"Why," I asked with some impatience, "why this partiality? why do you so soon forsake my people, when I see you abroad with English men and women in parks, gardens, and pleasure grounds, maintaining with them a hearty friendship through the seven stages of life; you follow too, the poor Swiss mountaineers and dwell with them under the shadow of their icy mountains, faring hard and working hard for a hundred years: and you sit down on the sunny side of a street with the lean and hungry Italian beggar, who shouts and laughs cheerily at your side, till the old pilgrim drops from your bosom into the grave."

"We are not capricious," they replied, with dignity; "we are the ordained companions of your race, and by a law superior to us we cling to them till driven away by ignorance, neglect, or misuse. Listen, and learn some of the reasons that weaken our friendship with your people, and so often expel us from their society; for it is they, and not we, that break the compact nature has made between us.

"We love their children and bid them forth into the open air where the sun can send its vital heat through their expanding frames, and where the fresh breath of Heaven may light their eyes, and colour their cheeks. You will hear our voices merrily ringing wherever they are found coursing down the icy hills in winter, and loudest and blithest are we among the skaters on the moonlit lake. When the ball-playing time comes we are on the village green with the first, and we linger with the last. They must follow us to the woodlands, brush off the dew with their early footsteps, welcome abroad the bright frosty morning, and bravely face the winter's wind. Nor do we desert the city if rightly welcomed there, if treated to early hours and temperate meals. But the children must trundle their hoops through the parks with us. We are stifled in close nurseries. We cannot sit by them while their heads are drooping over lessons in unventilated school-rooms for six consecutive hours. We cannot breathe in dormitories with forty pairs of lungs inhaling over and over again an exhausted atmosphere. Our hearts would die within us if condemned to walk in the funereal processions of boarding-school girls. Our lives are in the open air. Those who would have our constant presence, our heartiest love, must follow us a-field. One of your poets has said,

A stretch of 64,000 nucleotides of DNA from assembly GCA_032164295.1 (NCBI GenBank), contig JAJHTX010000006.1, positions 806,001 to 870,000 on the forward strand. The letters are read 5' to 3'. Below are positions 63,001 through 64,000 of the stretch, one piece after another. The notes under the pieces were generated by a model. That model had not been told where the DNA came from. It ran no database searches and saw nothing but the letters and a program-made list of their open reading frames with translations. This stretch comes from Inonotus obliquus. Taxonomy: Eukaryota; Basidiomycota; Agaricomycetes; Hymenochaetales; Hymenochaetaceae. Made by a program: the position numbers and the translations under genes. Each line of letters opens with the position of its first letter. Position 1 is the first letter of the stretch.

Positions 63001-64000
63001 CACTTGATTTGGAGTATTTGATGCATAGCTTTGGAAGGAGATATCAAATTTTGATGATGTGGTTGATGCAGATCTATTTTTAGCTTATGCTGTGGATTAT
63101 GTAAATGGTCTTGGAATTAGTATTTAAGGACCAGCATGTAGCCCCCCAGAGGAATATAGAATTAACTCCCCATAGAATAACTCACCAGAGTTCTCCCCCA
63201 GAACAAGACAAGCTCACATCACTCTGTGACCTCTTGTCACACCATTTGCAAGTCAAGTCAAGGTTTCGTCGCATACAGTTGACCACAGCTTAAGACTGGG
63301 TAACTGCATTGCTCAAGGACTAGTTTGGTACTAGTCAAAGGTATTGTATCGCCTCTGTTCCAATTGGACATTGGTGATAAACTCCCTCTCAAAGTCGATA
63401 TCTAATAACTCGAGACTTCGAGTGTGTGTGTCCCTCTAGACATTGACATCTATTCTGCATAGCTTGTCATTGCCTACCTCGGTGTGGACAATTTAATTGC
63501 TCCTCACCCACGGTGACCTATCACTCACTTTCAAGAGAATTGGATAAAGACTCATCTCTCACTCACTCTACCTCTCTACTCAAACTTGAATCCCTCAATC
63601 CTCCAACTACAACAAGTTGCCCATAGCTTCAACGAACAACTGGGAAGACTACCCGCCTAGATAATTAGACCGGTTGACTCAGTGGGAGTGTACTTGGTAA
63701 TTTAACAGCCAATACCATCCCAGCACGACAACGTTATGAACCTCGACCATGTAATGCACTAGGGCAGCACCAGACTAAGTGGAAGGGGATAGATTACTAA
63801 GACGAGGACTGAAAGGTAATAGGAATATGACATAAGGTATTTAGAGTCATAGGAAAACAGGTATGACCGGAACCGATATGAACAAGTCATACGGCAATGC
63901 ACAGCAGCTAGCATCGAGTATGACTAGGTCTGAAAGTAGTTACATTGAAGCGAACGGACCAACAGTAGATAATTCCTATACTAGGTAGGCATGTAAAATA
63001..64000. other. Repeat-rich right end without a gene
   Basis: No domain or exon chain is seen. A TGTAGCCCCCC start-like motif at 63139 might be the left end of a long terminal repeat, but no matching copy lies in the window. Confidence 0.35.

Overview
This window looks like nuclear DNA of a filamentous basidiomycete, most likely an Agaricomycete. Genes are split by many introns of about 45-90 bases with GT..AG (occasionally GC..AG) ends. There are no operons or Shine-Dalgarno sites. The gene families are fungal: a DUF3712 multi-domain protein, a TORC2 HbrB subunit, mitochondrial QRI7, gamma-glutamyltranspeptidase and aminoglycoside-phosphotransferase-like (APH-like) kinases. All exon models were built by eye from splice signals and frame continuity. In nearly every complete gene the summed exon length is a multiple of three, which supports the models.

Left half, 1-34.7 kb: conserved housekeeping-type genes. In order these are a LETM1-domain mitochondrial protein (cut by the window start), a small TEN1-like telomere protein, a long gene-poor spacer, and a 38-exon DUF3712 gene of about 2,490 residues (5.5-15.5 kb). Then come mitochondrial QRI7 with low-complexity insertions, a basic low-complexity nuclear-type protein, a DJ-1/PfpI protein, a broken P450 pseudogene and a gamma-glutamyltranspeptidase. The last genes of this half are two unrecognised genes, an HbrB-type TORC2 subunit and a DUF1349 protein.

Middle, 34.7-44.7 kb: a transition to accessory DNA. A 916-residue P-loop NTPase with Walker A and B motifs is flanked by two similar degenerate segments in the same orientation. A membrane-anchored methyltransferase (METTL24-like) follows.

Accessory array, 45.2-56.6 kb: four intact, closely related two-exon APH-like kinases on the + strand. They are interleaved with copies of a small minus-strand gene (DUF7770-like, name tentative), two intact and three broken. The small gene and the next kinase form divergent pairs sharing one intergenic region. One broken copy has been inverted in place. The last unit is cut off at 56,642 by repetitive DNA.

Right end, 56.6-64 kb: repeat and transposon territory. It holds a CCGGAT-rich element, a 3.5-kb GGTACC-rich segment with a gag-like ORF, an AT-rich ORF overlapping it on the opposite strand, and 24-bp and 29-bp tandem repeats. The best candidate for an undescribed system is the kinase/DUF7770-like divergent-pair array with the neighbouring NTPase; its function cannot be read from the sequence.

'God made the country, and man made the

and we say, God ordained the out-door life, and man the in-door.

"We pity those who are condemned by conventional life, or the artificial condition of society, to violate some of our laws; but while they respect and cherish us we do not utterly desert them. We have been driven away from the hard-tasked and ill-fed operatives in the old world, but we are on very good terms with the buxom, light-hearted (because lightly-tasked) girls in your manufactories. Tell them a secret for us; if they will come oftener abroad to meet us, we will send them back to their labour with fresher spirits and prettier looks. Beauty cannot endure without us, after youth. Your very young women are beautiful, but with their youth and freshness their beauty vanishes. Virtuous, through all the stages of life, we acknowledge them to be, but without us their very goodness is often a toil and weariness. Were they but true to us their smiles would be spontaneous, and their well-doings an enjoyment.